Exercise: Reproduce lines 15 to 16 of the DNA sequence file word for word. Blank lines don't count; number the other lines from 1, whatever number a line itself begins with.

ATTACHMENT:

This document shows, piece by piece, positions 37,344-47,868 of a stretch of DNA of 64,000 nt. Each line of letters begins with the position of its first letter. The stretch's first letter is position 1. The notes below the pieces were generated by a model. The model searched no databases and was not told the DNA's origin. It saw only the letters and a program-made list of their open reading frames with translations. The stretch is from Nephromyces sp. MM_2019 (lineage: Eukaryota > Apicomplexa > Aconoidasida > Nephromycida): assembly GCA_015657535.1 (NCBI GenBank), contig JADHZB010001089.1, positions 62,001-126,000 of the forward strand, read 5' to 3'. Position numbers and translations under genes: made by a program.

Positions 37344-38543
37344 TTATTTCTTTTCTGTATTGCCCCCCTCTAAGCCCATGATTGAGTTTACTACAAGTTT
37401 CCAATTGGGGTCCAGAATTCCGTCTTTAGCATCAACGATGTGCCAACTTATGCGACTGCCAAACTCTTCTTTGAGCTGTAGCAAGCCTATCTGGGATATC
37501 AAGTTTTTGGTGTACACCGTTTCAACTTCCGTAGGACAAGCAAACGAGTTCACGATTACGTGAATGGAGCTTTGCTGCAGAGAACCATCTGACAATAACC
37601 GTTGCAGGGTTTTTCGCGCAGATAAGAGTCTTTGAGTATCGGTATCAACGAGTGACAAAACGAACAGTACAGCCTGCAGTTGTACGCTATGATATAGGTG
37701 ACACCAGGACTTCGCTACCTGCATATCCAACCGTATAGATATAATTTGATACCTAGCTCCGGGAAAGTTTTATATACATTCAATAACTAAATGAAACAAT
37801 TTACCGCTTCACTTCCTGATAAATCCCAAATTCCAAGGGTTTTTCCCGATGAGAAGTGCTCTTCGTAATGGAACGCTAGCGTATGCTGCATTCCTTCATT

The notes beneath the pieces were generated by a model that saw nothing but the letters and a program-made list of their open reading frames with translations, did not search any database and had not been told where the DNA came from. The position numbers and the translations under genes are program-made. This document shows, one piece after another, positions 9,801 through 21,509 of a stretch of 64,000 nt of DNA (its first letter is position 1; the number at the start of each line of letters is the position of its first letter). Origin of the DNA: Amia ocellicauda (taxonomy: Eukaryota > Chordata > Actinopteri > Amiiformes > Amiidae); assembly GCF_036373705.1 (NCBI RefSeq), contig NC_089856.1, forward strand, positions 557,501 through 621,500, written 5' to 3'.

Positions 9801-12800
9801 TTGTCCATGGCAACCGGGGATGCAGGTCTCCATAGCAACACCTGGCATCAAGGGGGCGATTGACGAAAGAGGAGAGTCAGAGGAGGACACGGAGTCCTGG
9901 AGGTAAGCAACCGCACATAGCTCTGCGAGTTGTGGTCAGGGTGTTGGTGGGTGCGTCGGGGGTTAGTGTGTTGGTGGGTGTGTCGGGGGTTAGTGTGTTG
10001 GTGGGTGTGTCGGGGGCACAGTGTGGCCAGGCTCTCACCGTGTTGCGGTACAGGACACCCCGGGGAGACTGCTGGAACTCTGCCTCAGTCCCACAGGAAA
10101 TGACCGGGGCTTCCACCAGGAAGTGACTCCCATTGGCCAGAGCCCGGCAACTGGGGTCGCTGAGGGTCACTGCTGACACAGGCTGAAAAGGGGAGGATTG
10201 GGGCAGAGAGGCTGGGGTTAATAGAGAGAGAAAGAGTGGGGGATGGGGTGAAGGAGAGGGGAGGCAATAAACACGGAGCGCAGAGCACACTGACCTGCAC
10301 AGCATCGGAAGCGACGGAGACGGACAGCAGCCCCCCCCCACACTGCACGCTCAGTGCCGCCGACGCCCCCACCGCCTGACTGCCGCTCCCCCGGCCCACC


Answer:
10201 GGGCAGAGAGGCTGGGGTTAATAGAGAGAGAAAGAGTGGGGGATGGGGTGAAGGAGAGGGGAGGCAATAAACACGGAGCGCAGAGCACACTGACCTGCAC
10301 AGCATCGGAAGCGACGGAGACGGACAGCAGCCCCCCCCCACACTGCACGCTCAGTGCCGCCGACGCCCCCACCGCCTGACTGCCGCTCCCCCGGCCCACC